From Surviving to Thriving: The Money-Saving Tricks You Need


One of the biggest fears I was faced with when I entered the world of adulting was money. Money is a scary concept because it is incredibly powerful. To some extent, our lives revolve around money; it pays for the roof over our heads, the groceries we put in our pantries, our clothes, our transportation…the list goes on. Up until now, I had relied on my parents for most of these things, but I had gradually begun to wean myself off of using them for each and every thing towards my senior year of college when I began working as a residential tutor and in my school’s security office. I actually enjoyed the sense of pride I felt when I paid for new running sneakers, the occasional grocery run to Whole Foods, and pieces to add to my growing workplace wardrobe. I felt a sense of ownership and it was exciting. Flash forward a year and I have my first job and my first yearly salary… and all of the expenses that come with living on my own. I began to panic because how on earth was I supposed to “survive” on X dollars a year? Would I have enough for everything I needed? Over the past four months, I’ve learned a few tricks to make the term “entry-level salary” seem a little less daunting, and I’ve begun to transition from surviving to thriving.

Spire & Co Entry Level Chronicles

1. Own your money.

Take a long look at your financial situation and write that yearly/monthly income down on a piece of paper. Underneath it, make a list of all of your monthly expenses, both essential (rent) and fluid (groceries). I talked about this a little in my previous article, but this is really important. Don’t hide from that number. Own it, because this is where you are right now. Check your bank balance weekly to make sure the number in your head matches the number in the bank. Honesty is the first step; if you understand and embrace your assets, they’ll eventually seem a lot less scary.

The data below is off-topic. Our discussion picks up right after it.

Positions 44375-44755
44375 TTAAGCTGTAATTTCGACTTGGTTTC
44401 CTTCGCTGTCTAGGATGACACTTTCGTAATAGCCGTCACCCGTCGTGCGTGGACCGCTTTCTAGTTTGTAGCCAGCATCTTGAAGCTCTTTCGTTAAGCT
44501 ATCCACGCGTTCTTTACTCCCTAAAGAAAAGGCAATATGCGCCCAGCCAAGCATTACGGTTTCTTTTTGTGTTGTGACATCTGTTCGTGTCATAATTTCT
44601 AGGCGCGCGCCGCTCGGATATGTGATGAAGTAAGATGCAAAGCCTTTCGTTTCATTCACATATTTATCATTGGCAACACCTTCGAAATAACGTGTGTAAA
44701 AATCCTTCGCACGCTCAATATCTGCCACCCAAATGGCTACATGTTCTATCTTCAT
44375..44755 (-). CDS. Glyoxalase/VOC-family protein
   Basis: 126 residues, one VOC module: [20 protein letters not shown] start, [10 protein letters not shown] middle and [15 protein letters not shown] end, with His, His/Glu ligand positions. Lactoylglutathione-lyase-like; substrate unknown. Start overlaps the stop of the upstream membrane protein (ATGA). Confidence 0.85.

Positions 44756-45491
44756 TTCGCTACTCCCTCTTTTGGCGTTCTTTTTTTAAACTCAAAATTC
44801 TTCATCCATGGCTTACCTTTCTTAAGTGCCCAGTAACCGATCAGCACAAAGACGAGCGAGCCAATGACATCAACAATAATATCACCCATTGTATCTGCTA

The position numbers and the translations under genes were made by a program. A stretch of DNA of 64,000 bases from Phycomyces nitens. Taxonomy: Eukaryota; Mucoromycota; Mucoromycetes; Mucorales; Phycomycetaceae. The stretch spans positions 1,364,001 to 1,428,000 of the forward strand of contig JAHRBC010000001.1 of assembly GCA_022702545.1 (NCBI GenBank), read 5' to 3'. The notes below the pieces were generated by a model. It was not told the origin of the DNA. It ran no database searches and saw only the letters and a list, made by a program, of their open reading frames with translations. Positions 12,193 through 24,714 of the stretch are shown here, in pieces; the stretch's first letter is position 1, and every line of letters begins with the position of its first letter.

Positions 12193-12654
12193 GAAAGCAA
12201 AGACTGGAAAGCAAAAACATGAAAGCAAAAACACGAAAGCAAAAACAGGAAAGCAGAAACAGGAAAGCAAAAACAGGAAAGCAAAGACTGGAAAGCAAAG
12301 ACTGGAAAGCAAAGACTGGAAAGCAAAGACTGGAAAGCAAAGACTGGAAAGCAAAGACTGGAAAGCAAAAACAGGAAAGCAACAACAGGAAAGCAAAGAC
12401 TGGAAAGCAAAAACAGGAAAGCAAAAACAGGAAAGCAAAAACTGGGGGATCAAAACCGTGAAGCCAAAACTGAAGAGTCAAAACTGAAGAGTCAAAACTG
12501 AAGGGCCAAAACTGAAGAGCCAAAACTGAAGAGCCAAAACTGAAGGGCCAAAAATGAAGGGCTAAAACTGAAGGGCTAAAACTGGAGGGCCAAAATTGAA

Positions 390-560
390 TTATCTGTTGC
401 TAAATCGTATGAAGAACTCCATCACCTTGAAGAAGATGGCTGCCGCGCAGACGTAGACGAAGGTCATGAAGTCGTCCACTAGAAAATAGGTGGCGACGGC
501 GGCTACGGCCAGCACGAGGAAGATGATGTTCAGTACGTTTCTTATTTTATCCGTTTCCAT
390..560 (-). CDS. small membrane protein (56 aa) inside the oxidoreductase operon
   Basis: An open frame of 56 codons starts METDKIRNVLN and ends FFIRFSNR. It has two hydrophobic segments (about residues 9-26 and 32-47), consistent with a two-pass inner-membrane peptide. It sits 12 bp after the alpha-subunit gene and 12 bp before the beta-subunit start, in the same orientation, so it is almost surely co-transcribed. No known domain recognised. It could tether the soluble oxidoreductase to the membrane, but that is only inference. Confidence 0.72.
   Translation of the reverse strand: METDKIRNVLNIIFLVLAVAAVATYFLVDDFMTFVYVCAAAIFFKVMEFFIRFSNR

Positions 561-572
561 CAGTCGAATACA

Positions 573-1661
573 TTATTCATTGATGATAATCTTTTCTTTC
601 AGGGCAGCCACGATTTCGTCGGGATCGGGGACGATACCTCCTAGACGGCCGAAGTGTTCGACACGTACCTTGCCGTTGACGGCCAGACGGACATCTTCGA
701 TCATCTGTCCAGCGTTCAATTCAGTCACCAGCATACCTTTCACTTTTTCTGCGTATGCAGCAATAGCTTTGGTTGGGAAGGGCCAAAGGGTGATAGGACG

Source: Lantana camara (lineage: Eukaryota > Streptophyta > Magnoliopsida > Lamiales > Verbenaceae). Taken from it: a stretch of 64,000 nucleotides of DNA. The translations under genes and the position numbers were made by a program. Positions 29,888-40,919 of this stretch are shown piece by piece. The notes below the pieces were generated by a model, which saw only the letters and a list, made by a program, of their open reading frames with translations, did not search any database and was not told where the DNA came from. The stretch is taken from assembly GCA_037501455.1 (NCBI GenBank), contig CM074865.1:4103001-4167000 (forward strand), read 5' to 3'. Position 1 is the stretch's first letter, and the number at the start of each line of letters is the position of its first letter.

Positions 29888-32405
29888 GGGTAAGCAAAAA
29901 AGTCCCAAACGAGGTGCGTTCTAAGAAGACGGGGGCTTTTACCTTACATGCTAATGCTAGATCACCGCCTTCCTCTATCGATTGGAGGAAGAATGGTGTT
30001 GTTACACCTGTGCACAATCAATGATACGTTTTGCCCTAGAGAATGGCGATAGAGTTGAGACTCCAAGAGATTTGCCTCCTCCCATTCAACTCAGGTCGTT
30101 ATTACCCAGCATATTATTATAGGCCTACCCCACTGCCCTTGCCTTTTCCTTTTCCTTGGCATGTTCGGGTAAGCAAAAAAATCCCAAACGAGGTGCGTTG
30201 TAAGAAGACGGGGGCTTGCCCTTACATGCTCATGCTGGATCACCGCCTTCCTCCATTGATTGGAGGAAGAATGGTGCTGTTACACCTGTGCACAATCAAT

2. Set a personal budget. 

Remember when I talked about making a list of all of your monthly expenses? Subtract all of your essentials from your monthly income, and give yourself a little money each week to play with. Whether that be for an occasional coffee, a new immersion blender to make that soup recipe you’ve been dying to make, or a pair of tights when your old ones rip, it’s a little money that you can use to live. Just because you’re living the entry-level life doesn’t mean you can’t have fun, and having a weekly personal budget allows you to do that with ease. So, if I want a Gilmore Girls-scented soy candle from Etsy to complete the mood as I soak in the tub at the end of the week, or if I want to meet a friend from lunch, I don’t have to worry about making rent because I’ve already factored this money into my monthly expenses. Keep track of your weekly personal budget on your phone or in a little notebook so you don’t sweat the small stuff.

3. Goodwill, my friend.